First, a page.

To more precisely maintain the DC potential, the reset switch could be pulsed synchronously with signals 52, 54 every half-cycle, i.e., with a period of T/2. Such switching would not enable the rejection of noise, such as kT/C noise, however, because the errors added by these effects would change between the time that the first half wave is sampled and the time that the second half wave is sampled.

Referring to FIG. 5, the reset switch also could alternatively be pulsed every two or more cycles or, more generally, at nT. Here, n is a natural number that is sufficiently small so that the potential of the movable beam cannot deviate too much from the desired potential. As shown in FIG. 5, with n=2, resetting is done at times t1, t1+2T, t1+4T, etc., and more generally at t1, t1+nT, t1+2nT, etc. Regardless of the period of the reset switch, however, the activation should be synchronous with the periodic signals.

As also indicated in FIG. 5, while the demodulator preferably samples every half cycle, it could sample less frequently if the reset switch closes every nT, with n>1.

To measure the signal, however, samples are taken during any is first half cycle and any second half cycle, although these samples need not be during the same cycle. As shown in FIG. 5, a first sample is taken at time t2a and a second sample is taken at time t3a, with t3a preferably at t2a+3T/2. Accordingly, to eliminate noise due to reset switch resistance, the demodulator should sample at a high value and at a low value of the square wave between closings of the reset switch.

While there have been shown and described examples of the present invention, it will be readily apparent to those skilled in the art that various changes and modifications may be made therein without departing from the scope of the invention as defined by the appended claims. While the signal generator has been shown as a single element, it can include devices working together.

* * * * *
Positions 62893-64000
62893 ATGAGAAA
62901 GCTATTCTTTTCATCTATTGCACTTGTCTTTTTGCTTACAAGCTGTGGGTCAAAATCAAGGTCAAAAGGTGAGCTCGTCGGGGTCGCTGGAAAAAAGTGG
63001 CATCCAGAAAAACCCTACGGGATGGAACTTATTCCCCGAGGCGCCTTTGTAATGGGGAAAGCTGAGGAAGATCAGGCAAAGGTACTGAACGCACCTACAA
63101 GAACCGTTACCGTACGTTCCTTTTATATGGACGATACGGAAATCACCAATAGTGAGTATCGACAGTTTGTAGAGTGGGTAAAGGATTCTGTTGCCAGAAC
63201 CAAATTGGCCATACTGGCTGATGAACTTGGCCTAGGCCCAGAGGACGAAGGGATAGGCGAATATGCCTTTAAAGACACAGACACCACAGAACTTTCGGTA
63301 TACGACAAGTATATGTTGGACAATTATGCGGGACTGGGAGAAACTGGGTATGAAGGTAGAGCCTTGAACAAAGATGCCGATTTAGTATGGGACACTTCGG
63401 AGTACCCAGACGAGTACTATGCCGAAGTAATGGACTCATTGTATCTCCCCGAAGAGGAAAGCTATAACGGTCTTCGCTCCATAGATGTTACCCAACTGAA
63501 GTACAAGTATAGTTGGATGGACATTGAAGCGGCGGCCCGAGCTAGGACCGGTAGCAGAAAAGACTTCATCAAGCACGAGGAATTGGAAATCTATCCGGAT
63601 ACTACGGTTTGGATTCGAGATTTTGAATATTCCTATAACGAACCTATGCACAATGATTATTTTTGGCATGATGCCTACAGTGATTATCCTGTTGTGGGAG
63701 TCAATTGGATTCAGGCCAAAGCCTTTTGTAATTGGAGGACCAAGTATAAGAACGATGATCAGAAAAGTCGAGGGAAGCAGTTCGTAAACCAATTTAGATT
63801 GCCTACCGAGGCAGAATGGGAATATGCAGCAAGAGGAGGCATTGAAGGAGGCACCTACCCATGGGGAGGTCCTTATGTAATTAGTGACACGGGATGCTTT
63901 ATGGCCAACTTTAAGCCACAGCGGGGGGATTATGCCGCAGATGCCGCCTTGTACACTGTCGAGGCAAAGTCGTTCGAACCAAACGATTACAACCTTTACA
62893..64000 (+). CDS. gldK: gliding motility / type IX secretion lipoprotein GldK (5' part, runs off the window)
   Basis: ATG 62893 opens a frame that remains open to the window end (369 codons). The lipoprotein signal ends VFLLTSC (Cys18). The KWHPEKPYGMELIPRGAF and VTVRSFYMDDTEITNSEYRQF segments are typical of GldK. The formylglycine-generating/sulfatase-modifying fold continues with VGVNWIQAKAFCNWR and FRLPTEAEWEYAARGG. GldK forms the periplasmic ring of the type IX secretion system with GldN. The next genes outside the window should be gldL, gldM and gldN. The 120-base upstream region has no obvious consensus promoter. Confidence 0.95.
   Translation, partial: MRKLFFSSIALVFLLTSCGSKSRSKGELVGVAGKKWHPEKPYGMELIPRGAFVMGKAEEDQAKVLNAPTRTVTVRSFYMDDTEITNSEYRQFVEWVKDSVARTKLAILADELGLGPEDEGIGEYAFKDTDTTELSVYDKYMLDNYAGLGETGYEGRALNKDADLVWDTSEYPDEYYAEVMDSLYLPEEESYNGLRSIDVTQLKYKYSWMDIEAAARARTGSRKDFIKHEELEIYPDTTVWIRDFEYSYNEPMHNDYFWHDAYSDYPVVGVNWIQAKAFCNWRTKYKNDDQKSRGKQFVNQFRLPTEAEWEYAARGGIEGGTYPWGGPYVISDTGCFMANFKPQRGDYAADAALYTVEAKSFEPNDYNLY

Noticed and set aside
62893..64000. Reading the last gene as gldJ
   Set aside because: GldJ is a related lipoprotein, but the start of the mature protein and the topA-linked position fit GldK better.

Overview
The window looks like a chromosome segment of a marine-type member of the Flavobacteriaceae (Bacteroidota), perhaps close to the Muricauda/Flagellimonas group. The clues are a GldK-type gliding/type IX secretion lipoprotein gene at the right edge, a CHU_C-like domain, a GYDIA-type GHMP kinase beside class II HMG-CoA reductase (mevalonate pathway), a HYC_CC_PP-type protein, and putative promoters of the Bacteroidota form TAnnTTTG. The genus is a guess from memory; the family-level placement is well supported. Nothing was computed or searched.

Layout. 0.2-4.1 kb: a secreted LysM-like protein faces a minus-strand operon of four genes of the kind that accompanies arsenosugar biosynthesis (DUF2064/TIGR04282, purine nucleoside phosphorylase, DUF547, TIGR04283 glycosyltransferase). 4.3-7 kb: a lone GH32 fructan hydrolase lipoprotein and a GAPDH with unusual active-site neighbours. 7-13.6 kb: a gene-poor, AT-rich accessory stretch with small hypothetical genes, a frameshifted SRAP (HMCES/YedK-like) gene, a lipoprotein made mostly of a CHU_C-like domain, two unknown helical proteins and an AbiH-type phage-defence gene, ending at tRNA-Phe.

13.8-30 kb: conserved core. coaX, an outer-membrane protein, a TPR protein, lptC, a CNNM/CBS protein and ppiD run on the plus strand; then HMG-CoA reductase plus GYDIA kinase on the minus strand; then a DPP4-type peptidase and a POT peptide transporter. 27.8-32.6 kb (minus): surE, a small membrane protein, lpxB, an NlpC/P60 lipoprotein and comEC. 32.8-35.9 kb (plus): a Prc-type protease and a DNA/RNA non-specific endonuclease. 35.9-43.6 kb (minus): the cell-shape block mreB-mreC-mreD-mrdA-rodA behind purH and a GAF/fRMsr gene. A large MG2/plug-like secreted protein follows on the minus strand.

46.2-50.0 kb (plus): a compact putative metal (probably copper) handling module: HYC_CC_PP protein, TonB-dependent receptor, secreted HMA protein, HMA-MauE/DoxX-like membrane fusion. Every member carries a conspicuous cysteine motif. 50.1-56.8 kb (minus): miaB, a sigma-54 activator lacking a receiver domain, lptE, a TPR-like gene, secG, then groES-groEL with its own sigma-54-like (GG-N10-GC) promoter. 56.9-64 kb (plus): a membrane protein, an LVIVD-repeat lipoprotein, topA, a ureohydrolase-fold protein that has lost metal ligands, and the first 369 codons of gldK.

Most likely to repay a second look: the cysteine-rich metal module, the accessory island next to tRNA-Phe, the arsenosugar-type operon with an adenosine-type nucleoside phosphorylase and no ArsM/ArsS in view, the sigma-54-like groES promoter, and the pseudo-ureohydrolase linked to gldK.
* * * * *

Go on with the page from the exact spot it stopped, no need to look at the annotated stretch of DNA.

Claims (18)

What is claimed is:
1. A device comprising:
first and second electrodes for receiving respective first and second periodic signals having equal amplitude, period T, and 180° out of phase with respect to each other;
a movable electrode between the first and second electrodes, the first, second, and movable electrodes forming a differential capacitor with the first electrode and the movable electrode forming a first capacitor, and the second electrode and the movable electrode forming a second capacitor, the capacitances of the first and second capacitors changing in response to movement by the movable electrode;
a DC voltage source; and
a reset switch having a first port coupled to the DC voltage source, a second port coupled to the movable electrode, and a control port responsive to a reset signal for periodically closing the reset X switch synchronously with the periodic signals so that the DC voltage source resets the DC voltage on the movable electrode when the reset switch is closed.
2. The device of claim 1, wherein the device is a surface micromachined accelerometer having a movable mass with a beam extending along a sensitive axis and a plurality of movable fingers substantially transverse to the sensitive axis and movable with the movable mass the movable fingers forming a plurality of movable electrodes, the device further including fixed fingers extending along the transverse axis such that each of the plurality of movable fingers extending from the beam is disposed between a pair of fixed fingers, the fixed fingers forming the respective first and second electrodes.
3. The device of claim 1, further comprising a demodulator having an input lead for receiving a signal from the movable electrode, and an output lead for providing a demodulated signal, the demodulator sampling between closings of the reset switch at least once during a first half cycle of the periodic signal and at least once during a second half cycle of the periodic signal.
4. The device of claim 3, further comprising a generator coupled to the first and second electrodes for providing the first and second periodic signals as square waves so that the movable electrode provides a square wave in response to the movement of the movable electrode, the demodulator sampling the output square wave at least once at a high value of the square wave and once at a low value of the square wave.